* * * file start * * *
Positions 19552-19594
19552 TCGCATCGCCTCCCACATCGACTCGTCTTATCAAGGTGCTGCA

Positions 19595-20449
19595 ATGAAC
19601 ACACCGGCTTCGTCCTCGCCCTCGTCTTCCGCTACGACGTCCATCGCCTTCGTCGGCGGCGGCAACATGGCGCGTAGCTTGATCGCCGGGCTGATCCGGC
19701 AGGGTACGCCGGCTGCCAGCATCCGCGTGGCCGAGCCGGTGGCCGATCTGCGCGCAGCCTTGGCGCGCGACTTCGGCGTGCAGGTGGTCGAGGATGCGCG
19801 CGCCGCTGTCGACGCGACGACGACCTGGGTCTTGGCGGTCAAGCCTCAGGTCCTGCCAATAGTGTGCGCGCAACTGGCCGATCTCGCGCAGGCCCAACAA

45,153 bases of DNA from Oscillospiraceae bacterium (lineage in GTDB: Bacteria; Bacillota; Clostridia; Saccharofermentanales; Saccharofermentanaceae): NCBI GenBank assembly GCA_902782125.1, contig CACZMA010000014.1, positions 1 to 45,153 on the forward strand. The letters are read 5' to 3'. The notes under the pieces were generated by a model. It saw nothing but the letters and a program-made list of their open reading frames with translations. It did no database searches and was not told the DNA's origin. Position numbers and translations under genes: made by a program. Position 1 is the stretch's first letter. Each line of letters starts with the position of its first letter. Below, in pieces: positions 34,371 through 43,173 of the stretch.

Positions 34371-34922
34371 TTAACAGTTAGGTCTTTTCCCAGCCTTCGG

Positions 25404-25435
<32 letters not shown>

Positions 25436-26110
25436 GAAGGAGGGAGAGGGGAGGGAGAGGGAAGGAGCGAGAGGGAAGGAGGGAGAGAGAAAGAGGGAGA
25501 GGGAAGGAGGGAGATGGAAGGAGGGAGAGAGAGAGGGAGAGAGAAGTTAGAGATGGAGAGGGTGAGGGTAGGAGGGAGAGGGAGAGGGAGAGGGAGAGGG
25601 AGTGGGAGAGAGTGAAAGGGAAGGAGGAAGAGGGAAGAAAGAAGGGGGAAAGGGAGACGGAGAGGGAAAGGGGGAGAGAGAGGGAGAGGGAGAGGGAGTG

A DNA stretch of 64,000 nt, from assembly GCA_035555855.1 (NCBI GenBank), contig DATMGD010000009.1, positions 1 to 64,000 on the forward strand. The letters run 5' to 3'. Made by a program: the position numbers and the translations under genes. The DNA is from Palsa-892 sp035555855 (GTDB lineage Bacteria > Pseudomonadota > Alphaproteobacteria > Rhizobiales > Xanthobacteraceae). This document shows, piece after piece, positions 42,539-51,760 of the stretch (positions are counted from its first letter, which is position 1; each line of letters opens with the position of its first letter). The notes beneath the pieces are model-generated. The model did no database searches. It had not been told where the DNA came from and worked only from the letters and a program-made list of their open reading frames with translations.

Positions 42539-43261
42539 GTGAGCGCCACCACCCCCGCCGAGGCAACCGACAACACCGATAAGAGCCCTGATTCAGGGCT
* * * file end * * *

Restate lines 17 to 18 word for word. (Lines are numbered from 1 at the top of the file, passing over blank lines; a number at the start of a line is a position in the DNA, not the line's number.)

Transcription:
A DNA stretch of 64,000 nt, from assembly GCA_035555855.1 (NCBI GenBank), contig DATMGD010000009.1, positions 1 to 64,000 on the forward strand. The letters run 5' to 3'. Made by a program: the position numbers and the translations under genes. The DNA is from Palsa-892 sp035555855 (GTDB lineage Bacteria > Pseudomonadota > Alphaproteobacteria > Rhizobiales > Xanthobacteraceae). This document shows, piece after piece, positions 42,539-51,760 of the stretch (positions are counted from its first letter, which is position 1; each line of letters opens with the position of its first letter). The notes beneath the pieces are model-generated. The model did no database searches. It had not been told where the DNA came from and worked only from the letters and a program-made list of their open reading frames with translations.

Positions 42539-43261